Brought to you by Tommee Tippee
In the first few weeks (and months) after baby is born, many dads might feel a little helpless. After all, if a baby is exclusively breastfeeding, that responsibility can fall solely on mum.
These days, many parents choose to share some of the feeds, with mum expressing some milk so their partner can feed bub once a day (preferably at night, right!?)
But where do you begin? And what is the best way to start doing this?
“There’s no hard and fast rules. There are just recommendations. But if you feel it’s right for you to do it from day three or day four, that’s also okay,” says Tylah.
“What’s generally recommended is the 6-week mark because that’s when your supply will regulate. However, it does sort of change at that two-week mark. So if you’re really wanting to start earlier and you’re keen to, I would wait until two weeks if you can.
“But waiting for your milk to come in, which is three to four days, is essential. You’re not going to get anything before that.”
Watch the full Facebook Live interview below:
If you’re not sure when to actually express, Tylah says it’s best to wait until after a feed.
“So we would recommend, if you’re exclusively breastfeeding, to get that first expressing session in after a feed. This is so you’re not taking any milk away from baby. So you can finish a breastfeed and then you can wait, have a bit of a rest, and then express,” says Tylah.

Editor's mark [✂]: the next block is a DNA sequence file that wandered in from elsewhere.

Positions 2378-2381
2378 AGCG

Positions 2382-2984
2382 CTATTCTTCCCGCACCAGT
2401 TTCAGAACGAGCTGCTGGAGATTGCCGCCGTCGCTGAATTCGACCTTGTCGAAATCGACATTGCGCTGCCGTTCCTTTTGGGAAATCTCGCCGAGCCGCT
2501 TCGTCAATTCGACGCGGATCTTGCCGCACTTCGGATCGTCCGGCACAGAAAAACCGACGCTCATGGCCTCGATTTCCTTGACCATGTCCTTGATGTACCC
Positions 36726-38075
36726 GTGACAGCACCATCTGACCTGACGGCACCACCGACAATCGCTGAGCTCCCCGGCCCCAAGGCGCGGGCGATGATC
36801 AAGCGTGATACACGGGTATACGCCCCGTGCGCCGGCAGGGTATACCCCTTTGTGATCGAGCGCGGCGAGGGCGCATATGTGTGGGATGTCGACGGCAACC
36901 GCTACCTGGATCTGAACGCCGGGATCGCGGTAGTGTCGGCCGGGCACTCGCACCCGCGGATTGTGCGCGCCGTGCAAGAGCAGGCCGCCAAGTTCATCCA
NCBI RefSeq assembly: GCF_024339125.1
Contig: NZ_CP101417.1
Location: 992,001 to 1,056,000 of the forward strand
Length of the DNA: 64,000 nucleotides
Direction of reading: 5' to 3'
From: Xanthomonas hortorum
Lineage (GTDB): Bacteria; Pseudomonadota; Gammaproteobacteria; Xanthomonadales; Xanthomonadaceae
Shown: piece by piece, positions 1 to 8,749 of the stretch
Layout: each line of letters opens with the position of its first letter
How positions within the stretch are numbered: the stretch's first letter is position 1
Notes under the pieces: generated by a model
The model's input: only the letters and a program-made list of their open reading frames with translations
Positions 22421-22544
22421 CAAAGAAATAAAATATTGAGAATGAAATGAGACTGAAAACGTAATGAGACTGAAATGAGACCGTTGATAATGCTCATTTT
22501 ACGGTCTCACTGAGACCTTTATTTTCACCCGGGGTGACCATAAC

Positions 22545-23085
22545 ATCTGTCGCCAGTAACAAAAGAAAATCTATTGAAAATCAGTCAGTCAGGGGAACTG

Additionally, Tylah says to try and express when you know baby’s gonna have the biggest gap between feeds.
“So on average, baby will give you about a five-hour gap once in a 24 hour period,” says Tylah. “And generally this is right in the day when you’re happy and ready to feed. Try to do it then and just be sensible with it.”
As we’ve all been told, breastfeeding is very much about supply and demand, so parents should be careful about oversupply.
“You just want to look at the risk of getting an oversupply,” says Tylah. “So definitely don’t go crazy straightaway. Just ease into it.”
So how much should you be expressing in those early days?
“In terms of amounts, babies from 1 to 6 months will have on average, as research says, 750 to 800mL a day. So you’re looking at about 100mL every three to four hours. That would be a good guide,” she says.
“But you might not necessarily get that straight away. It’s just something to keep in the back of your mind.”
If you’re struggling to express enough breastmilk for your partner to take over one feed, it’s completely safe to mix feed.
“It’s completely okay to mix feed, but I wouldn’t give them together in the same bottle,” says Tylah. “So the best thing is just to give them separately, so that they’re not affecting each other in that way.”
The most imoprtant thing is to trust yourself.
“If you feel like something’s wrong, get it checked out by a lactation consultant,” says Tylah. “
“If you feel like things are going well, back yourself and don’t doubt yourself.”
If you are struggling with breastfeeding, you aren’t alone. The Australian Breastfeeding Association has a free hotline you can call on 1800 686 268 to speak to a consultant.
Review baby products to earn Coles, Kmart and Target vouchers, as well as credit in the Tell Me Baby shop. It's so easy!